College of Southern Nevada Fine Arts Gallery host visiting artist Shona Macdonald.
FIELD NOTES: Shona Macdonald “Overcast” at College of Southern Nevada Fine Arts Gallery opened July 13. From her paintings you will be taking a walk with her and see shallow water found along a path. Sometimes you will see a calm stillness briefly interrupted by the touch of a breeze.
Macdonald’s “Sky on Ground” series of small works and larger pieces are source by images she captured on walks with her camera. Her puddles on the earth are a painted representation that guide you to seeing uneventful objects in the reflection, an upside-down realism of a landscape detail that exists just beyond the canvas. In some you see powerlines from light poles made with brisk wavy delicate lines, a capture of motion caused by a breeze that taps the surface of water; movement in the still-life of still water.
As intended by the artist, the works are prompted by romantic landscape painters like Caspar David Friedrich, who used painting to connect a spiritual read of the natural world.
In some of Macdonald’s work you see leaves laying near leftover water, a spot of fall color framed by muted blue and greys, or earthy texture of dirt road graded for travel. If these works are prompted by traditions of European landscape paintings, the leaves, in all their realism, also has you think of art historian Paul Johnson’s reference to Aelbert Cuyp’s use of cattle in works like “A Herdsman with Five Cows by a River.” Cuyp’s bovine show calmness near a body of water and adds atmosphere. Macdonald’s leaves that fell from an unseen tree do the same in her work. And her use of image next to, or in a body of water to set a mood shifts away from provoking a sense of awe with distant observation. She uses details of a presumed landscape to magnify intimacy with a feeling of displacement.
“Sky on Ground” is a pervasive series of contemporary paintings that are pensive observation that make a transition onto canvas to share a mood in all the works that uses melancholy as a subject. That gives weighted meaning to the title “Overcast.”
Shona Macdonald will speak at the College of Southern Nevada Fine Arts Gallery on Thursday, September 6, at 4 p.m. “Overcast” closes September 8.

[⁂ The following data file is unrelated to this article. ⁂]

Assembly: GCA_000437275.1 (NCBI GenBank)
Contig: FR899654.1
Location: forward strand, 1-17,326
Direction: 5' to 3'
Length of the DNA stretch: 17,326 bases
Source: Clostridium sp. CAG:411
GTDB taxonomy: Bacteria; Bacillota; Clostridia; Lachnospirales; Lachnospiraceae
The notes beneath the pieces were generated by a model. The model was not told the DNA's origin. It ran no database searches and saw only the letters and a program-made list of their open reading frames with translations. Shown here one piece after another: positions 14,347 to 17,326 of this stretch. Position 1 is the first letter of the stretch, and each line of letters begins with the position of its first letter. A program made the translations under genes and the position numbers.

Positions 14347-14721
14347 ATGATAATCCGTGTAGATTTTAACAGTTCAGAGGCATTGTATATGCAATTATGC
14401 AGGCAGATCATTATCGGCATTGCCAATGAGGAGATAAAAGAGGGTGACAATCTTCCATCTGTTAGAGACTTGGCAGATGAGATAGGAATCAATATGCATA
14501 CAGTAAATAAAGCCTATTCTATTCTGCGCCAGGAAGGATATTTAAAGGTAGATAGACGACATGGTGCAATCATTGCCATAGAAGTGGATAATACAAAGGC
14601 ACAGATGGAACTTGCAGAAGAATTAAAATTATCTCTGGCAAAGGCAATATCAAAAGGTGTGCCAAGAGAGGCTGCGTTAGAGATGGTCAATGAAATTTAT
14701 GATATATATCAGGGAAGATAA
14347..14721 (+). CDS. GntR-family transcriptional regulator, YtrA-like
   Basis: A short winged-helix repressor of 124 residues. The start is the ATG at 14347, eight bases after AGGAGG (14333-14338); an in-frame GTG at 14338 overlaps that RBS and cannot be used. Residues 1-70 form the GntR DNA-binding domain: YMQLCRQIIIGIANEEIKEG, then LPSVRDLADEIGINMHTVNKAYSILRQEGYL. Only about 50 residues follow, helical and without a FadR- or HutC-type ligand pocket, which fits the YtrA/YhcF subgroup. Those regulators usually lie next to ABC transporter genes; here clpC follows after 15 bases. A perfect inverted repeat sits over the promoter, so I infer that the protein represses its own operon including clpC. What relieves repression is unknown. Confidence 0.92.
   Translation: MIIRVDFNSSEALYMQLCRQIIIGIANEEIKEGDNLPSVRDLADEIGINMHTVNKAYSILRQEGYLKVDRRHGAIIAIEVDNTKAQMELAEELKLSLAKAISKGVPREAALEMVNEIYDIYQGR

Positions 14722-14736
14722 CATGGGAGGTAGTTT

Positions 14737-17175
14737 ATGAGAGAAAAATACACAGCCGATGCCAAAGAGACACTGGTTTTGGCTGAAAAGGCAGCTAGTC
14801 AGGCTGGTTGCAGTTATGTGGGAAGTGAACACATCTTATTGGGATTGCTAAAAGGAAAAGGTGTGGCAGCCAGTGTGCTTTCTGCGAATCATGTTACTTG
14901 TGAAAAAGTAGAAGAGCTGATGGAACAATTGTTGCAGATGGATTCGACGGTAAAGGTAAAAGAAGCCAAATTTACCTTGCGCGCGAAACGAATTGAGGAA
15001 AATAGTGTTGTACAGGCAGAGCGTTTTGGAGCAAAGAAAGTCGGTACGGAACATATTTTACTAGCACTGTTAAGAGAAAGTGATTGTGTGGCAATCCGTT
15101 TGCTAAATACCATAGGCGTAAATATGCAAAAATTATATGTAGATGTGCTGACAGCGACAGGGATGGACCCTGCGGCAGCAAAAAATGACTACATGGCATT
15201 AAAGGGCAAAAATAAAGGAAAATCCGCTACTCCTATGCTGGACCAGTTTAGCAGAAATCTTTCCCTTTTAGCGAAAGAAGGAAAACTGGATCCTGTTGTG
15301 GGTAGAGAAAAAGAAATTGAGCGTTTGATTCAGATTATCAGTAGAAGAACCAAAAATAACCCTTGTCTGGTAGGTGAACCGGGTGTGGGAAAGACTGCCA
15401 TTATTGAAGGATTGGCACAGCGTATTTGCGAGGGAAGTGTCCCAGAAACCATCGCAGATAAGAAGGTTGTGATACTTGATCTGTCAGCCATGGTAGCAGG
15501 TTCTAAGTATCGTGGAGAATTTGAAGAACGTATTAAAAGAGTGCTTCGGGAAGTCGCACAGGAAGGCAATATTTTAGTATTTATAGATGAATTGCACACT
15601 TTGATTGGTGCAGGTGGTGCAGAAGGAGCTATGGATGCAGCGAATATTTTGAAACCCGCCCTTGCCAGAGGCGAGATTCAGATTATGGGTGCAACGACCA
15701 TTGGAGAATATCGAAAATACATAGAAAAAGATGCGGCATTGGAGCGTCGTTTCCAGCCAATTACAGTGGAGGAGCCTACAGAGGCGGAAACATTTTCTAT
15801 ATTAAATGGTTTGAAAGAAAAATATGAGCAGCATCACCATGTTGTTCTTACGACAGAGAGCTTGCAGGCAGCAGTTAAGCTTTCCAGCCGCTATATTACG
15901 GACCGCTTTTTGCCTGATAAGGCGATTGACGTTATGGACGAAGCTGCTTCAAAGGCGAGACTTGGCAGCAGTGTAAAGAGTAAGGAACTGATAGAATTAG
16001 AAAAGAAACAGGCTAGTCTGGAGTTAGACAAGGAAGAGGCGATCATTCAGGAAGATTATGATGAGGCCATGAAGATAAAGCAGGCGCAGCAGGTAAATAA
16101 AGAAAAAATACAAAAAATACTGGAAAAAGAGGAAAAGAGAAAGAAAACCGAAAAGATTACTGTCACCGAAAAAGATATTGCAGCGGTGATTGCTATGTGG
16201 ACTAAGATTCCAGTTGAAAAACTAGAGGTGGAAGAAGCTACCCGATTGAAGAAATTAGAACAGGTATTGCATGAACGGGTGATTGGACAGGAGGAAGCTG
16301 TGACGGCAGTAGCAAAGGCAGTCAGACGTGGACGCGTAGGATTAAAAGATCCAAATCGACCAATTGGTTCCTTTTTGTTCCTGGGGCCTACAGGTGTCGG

'Moral Assault.' Photo: PtD.
FIELD NOTES: A new mural by street artist Izaac Zevalking, the social-political operative behind the brand Recycled Propaganda, continues his crafted commentary that uses pop-culture references.
This one is loaded. Titled “Moral Assault,” the large-scale stencil work uses the Morton Salt logo, known in the canon of corporate marketing as the Umbrella Girl.
Visible from the sidewalk on East Colorado just east of South Main Street, the icons of innocence are set against the blue field and repeated as a trio, so the stepping forward is now a synchronized march of defiance. The piece states protection from the elements is no longer hiding under an umbrella, but raising a fist in clenched protest. With the gesture of head facing down, the hand in the air kindles the moment when gold medalist Tommie Smith and bronze medalist John Carlos wore black gloves. They raised their fists in a Black Power salute when the national anthem was played during their medal ceremony at the 1968 Olympic Games in Mexico City.
What are the three salt girls protesting? That’s not clear. Is it something from the current White House that questions a moral choice via Tweet or policy action? The title also hints that sexual assault is the topic. It could be anything. During these times seeking something to speak out on is not hard. In this reign, it pours.
Cory McMahon Photo PaintThisDesert
FIELD NOTES: Cory McMahon is a painter who carries a peaceful aura. Don’t be fooled. His experimental work is a fury of strategic risks. Coming in the UNLV MFA Studio Art program he was known for his large-scale abstraction. One time he has an earlier work, a large painting, on the back wall of then CAC gallery for a group show. It caught the eye of art critic Dave Hickey, who was sitting on his throne across the room waiting to chat up “25 Women: Essays on Their Art.” Hickey looked up from his cup of coffee, saw the large canvas with fierce brush strokes and, in that Southern one-part-warm two-part-grumble, asked whoever was listening: “Who the hell did that? . . . It’s good.”
During his time at UNLV McMahon looked to go further. When the graduate students held an open house, he checked out hardbound dissertations from the UNLV library and stacked them in a display window. He called the installation ‘An Investigation of Analysis of. . .” McMahon even left his safe house of painting for his midway to explore ideas. That exhibition wasn’t what was expected.
So, what? I thought. That’s the point, isn’t it? To take chances.
McMahon's thesis show opens February 26. From his description, he is exploring the ideas of artist intent. I am looking forward to what he says about that through his art. The reception is March 9.
February 26 - March 10
Reception March 9, 2018
ABOVE: Luis Varela Rico